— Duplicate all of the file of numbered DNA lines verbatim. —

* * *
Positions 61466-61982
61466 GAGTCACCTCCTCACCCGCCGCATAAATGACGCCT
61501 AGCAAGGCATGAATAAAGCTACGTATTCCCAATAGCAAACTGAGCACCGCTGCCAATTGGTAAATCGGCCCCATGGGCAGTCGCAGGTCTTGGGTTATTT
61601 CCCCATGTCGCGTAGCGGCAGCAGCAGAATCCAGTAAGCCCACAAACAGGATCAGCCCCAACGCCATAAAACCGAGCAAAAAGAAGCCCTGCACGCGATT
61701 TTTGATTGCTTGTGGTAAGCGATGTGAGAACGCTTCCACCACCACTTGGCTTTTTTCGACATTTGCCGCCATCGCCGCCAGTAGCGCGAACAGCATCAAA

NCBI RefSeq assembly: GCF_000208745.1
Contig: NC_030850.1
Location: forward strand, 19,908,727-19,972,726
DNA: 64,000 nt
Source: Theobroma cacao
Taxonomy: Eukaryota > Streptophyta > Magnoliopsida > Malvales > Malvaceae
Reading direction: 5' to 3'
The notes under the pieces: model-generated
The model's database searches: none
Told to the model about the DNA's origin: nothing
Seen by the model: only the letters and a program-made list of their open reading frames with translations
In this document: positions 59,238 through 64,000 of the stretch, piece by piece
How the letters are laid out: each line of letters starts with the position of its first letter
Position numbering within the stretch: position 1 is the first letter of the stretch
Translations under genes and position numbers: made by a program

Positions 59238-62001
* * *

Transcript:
Positions 61466-61982
61466 GAGTCACCTCCTCACCCGCCGCATAAATGACGCCT
61501 AGCAAGGCATGAATAAAGCTACGTATTCCCAATAGCAAACTGAGCACCGCTGCCAATTGGTAAATCGGCCCCATGGGCAGTCGCAGGTCTTGGGTTATTT
61601 CCCCATGTCGCGTAGCGGCAGCAGCAGAATCCAGTAAGCCCACAAACAGGATCAGCCCCAACGCCATAAAACCGAGCAAAAAGAAGCCCTGCACGCGATT
61701 TTTGATTGCTTGTGGTAAGCGATGTGAGAACGCTTCCACCACCACTTGGCTTTTTTCGACATTTGCCGCCATCGCCGCCAGTAGCGCGAACAGCATCAAA

NCBI RefSeq assembly: GCF_000208745.1
Contig: NC_030850.1
Location: forward strand, 19,908,727-19,972,726
DNA: 64,000 nt
Source: Theobroma cacao
Taxonomy: Eukaryota > Streptophyta > Magnoliopsida > Malvales > Malvaceae
Reading direction: 5' to 3'
The notes under the pieces: model-generated
The model's database searches: none
Told to the model about the DNA's origin: nothing
Seen by the model: only the letters and a program-made list of their open reading frames with translations
In this document: positions 59,238 through 64,000 of the stretch, piece by piece
How the letters are laid out: each line of letters starts with the position of its first letter
Position numbering within the stretch: position 1 is the first letter of the stretch
Translations under genes and position numbers: made by a program

Positions 59238-62001